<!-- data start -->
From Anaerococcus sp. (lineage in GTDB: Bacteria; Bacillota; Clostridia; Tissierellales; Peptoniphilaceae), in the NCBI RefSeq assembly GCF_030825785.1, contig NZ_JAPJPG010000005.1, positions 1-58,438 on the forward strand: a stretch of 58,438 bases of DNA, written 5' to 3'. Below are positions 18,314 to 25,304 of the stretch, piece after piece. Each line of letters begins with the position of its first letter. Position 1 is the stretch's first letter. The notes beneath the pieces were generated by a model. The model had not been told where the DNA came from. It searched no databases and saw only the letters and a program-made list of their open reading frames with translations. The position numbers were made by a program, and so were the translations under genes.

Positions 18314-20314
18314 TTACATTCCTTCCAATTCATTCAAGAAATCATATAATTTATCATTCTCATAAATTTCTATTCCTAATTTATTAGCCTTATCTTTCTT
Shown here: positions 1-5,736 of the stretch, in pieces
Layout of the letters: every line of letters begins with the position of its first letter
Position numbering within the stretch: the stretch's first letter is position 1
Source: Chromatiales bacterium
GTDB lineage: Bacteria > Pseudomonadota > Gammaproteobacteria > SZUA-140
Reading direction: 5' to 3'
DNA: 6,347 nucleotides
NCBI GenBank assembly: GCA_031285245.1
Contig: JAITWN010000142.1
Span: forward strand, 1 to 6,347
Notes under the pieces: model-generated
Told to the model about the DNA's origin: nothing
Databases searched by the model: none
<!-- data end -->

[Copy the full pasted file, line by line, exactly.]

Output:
From Anaerococcus sp. (lineage in GTDB: Bacteria; Bacillota; Clostridia; Tissierellales; Peptoniphilaceae), in the NCBI RefSeq assembly GCF_030825785.1, contig NZ_JAPJPG010000005.1, positions 1-58,438 on the forward strand: a stretch of 58,438 bases of DNA, written 5' to 3'. Below are positions 18,314 to 25,304 of the stretch, piece after piece. Each line of letters begins with the position of its first letter. Position 1 is the stretch's first letter. The notes beneath the pieces were generated by a model. The model had not been told where the DNA came from. It searched no databases and saw only the letters and a program-made list of their open reading frames with translations. The position numbers were made by a program, and so were the translations under genes.

Positions 18314-20314
18314 TTACATTCCTTCCAATTCATTCAAGAAATCATATAATTTATCATTCTCATAAATTTCTATTCCTAATTTATTAGCCTTATCTTTCTT
Shown here: positions 1-5,736 of the stretch, in pieces
Layout of the letters: every line of letters begins with the position of its first letter
Position numbering within the stretch: the stretch's first letter is position 1
Source: Chromatiales bacterium
GTDB lineage: Bacteria > Pseudomonadota > Gammaproteobacteria > SZUA-140
Reading direction: 5' to 3'
DNA: 6,347 nucleotides
NCBI GenBank assembly: GCA_031285245.1
Contig: JAITWN010000142.1
Span: forward strand, 1 to 6,347
Notes under the pieces: model-generated
Told to the model about the DNA's origin: nothing
Databases searched by the model: none